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The idea of friends, family and kids vacationing together sounds great, at first. What isn’t on the itinerary is a trip full of stress and hurt feelings. Below I am answering a few common questions to help on how to navigate the intricacies of traveling with others.

Who takes the lead when you have multiple planners who want to research and make trip decisions?

While there isn’t really a set rule of thumb on this, my recommendation is to have an honest, open dialog about expectations. Once you’ve determined who is taking lead or which parties are responsible for the various aspects of research, it’s critical to stick to what you’ve determined. If you have something to contribute or a concern about an aspect of the travel and you’re not the lead, don’t circumvent the other person by doing your own research. Take the issue directly to them so that you can respectfully come to a solution together.

Starting early is also wise. When things are down to the wire, it can greatly increase the potential for chaos. Plus, when you book travel nine months to a year in advance, you’re more likely to score the best deals. The longer you wait, the more expensive it will be for everyone.

What if you reach your destination and each family wants to do different activities?

Communication is key in these scenarios. As long as everyone is up-front about their expectations, this really doesn’t have to be an area of contention. If you want to break off and do a separate activity, have a clear plan when you went to reconnect for a shared activity. This will continue to create consensus for a trip that allows for individual exploration as well as time for shared community. Also, if your vacation is with friends instead of a family, be sure to select who you want to travel with wisely. Plan trips with individuals who you not only get along well with, but also have similar interests.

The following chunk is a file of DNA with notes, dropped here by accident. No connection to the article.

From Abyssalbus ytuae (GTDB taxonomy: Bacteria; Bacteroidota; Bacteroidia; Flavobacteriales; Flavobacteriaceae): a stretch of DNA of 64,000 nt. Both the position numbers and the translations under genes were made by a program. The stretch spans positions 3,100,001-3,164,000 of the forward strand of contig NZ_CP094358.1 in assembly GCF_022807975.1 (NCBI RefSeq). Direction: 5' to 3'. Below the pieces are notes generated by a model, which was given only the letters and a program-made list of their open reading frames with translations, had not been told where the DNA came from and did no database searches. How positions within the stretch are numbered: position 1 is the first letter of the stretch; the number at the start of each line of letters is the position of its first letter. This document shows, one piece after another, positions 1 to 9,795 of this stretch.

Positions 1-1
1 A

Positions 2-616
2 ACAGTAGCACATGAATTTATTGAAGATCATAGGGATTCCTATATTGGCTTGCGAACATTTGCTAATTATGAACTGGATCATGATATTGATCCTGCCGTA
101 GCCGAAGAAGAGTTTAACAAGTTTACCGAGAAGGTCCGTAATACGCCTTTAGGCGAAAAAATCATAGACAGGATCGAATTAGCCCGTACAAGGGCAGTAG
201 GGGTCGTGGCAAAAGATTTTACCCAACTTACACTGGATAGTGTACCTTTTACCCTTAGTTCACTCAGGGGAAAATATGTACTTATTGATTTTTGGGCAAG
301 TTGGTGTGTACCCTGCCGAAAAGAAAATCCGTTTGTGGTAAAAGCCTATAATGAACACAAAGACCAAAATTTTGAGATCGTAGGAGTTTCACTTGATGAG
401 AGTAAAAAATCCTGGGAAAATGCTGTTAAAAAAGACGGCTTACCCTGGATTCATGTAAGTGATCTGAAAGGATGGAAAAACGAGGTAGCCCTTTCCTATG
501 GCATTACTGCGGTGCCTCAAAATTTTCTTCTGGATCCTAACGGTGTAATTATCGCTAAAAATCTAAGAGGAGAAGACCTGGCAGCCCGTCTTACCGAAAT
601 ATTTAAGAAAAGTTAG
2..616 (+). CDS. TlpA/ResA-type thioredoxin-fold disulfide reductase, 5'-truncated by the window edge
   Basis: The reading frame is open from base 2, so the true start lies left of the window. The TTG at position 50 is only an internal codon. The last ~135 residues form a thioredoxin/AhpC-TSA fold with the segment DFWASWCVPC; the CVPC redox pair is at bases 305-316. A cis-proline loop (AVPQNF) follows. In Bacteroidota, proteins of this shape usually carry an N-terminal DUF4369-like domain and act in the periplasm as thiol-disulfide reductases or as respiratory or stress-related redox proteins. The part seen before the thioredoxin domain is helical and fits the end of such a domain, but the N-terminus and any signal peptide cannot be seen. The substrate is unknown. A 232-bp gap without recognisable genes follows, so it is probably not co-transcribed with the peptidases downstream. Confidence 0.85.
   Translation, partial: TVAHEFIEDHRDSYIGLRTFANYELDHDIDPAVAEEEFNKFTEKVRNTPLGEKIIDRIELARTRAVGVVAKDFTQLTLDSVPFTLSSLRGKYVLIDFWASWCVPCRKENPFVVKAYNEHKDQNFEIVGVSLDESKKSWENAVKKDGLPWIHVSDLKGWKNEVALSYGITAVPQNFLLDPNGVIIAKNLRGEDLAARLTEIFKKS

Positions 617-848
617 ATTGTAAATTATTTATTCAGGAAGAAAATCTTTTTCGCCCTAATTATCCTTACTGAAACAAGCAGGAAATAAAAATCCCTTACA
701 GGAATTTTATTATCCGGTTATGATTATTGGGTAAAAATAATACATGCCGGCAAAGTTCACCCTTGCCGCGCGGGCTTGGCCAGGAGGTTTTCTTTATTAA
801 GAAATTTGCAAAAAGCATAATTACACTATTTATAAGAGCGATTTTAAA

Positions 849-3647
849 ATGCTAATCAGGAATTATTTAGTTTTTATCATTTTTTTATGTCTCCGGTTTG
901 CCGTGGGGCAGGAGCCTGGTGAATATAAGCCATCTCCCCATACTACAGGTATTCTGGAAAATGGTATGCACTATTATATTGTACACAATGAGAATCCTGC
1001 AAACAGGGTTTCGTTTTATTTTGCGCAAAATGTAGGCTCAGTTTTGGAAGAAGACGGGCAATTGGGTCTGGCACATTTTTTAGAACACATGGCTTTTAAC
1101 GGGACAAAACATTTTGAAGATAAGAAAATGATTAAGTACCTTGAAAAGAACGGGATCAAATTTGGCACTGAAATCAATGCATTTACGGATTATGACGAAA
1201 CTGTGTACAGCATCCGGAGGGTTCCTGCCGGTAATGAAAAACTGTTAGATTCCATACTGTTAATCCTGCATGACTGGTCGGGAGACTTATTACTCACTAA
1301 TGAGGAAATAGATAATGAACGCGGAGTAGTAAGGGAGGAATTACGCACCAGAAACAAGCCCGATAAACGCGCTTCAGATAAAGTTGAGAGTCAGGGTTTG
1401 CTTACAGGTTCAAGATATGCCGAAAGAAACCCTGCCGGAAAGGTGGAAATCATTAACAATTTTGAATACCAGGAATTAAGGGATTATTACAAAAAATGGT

Who gets the master bedroom?

Typically, the person or family handling the bulk of the trip planning gets the master. It’s only fair. They’re doing the lion’s share of the work. If it’s unclear, flip a coin.

How do you handle deposits and payments when splitting a rental?

Handling payments can be one of the trickiest aspects of travel planning. In our digital age, we have many resources to make this process more seamless. Here are two apps that could be especially helpful. The first is The app has a calculator to help you determine how to divvy expenses for multiple travelers. You can break it down per night, per traveler or equally so everyone pays the exact same. The second app is Venmo, a mobile payment service owned by PayPal. It allows users to transfer money to one another using a mobile phone app or web interface. It provides great documentation to reference back to if needed. Plus, great news for those of you who love Airbnb. In 2017, they launched payment splitting for group travel.

Meals can be tricky too. Who cooks? How are groceries split?

Regarding food, devising a plan beforehand is crucial. Map out your time so you can determine how many meals you plan to eat out and how many you plan to cook in the rental. Then determine who will be responsible for meals made. Planning ahead will ensure all the responsibility and expense are not falling on one family but can be truly shared.

Overall, when it comes to group travel, it’s best to have clear expectations and express them so everyone is on the same page. When it comes to money matters, always be prepared to pay deposits and fees when due. Delays in payment can create a strain on the other parties. You don’t want to start your trip on the wrong foot before it even begins. For a vacation filled with memories and few mishaps, my top two pieces of advice are to communicate well and plan intentionally.


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